“It’s pre-conscious, more or less.”
When I asked Felix if I could have an interview with him, he replied, ” I can’t come up with any deep insights possibly…”
I told him not to worry. It’s not his or her words that makes the artist but his or her art. Except, of course, when you’re dealing with a poet…
Peter: Felix - why polaroids?
Felix: That’s easy. The story begins before I was born… My father gave a polaroid camera to my mother when she was pregnant - just shortly before I was born. He wanted her to take baby pictures with it. And so she did. She still has those pictures. Me as a baby. And my mother gave the camera to me. It’s actually the very same camera. The camera I take most of my pictures with nowadays. I discovered this funny contraption as a boy, with those funny flashbulbs to plug on… I loved to use those flashlights. And then I forgot all about it… to discover the SX-70 again in… 1999, when I moved to Hamburg. It was like meeting an old love - and falling in love again. So I bought some films, and I began to take pictures. Back then it was still easy to get hold of polaroid films. I like the idea that, originally, this camera was purchased to take pictures of me as a baby - and now I’m taking pictures with it.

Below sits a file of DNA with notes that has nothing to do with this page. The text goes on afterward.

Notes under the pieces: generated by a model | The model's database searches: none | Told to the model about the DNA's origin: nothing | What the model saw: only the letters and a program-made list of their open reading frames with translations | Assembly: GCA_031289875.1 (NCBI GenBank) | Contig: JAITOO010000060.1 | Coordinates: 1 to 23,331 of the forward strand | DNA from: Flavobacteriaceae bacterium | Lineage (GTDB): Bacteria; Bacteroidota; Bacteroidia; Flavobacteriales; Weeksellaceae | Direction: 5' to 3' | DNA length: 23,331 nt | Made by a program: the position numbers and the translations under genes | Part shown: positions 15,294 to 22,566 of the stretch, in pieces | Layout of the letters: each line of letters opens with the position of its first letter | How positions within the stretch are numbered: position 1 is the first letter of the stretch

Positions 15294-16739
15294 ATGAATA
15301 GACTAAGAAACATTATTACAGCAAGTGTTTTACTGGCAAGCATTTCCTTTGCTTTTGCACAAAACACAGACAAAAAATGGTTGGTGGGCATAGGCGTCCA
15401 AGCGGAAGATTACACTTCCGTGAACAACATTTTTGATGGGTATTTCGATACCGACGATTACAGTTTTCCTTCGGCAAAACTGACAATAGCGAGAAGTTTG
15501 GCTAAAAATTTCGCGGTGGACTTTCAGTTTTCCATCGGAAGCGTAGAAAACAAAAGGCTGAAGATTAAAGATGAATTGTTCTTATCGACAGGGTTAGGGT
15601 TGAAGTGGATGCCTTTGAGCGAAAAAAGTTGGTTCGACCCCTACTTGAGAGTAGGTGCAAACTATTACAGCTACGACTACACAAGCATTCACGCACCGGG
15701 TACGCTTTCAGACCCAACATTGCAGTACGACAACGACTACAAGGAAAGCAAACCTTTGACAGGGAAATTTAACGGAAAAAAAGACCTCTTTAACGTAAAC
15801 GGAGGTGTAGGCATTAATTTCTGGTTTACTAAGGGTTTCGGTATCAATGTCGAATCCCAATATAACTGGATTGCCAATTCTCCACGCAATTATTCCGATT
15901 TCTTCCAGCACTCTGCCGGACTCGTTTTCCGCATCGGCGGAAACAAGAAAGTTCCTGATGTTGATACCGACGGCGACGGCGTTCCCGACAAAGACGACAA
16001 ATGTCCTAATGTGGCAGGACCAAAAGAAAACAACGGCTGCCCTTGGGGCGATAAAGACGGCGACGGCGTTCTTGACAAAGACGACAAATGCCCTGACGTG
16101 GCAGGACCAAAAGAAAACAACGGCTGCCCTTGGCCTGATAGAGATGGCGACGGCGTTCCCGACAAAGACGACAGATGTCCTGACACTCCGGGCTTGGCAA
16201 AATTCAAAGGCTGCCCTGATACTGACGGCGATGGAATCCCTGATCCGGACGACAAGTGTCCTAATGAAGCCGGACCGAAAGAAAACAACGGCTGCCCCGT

Family property: The SX-70…
Peter: I see… family property, so to speak… When did you begin to mistreat your polaroids - to abuse them?
Felix: Only recently. I have to make a little digression here… I had been taking polaroids for eight years - polaroids without the special treatment. No additional processing, back then. Except that I liked to arrange them in sets of four. For a show, for instance. I used to be quite content with that. But I’ve always been in love with typography - without being an expert on the subject, though. But I love letters, the shape of letters… and typewriters. I love old typewriters. My father gave this ancient, malfunctioning Regina with its dry ink ribbon to me… another piece of family heirloom.
Family heirloom: Regina, ca.1915…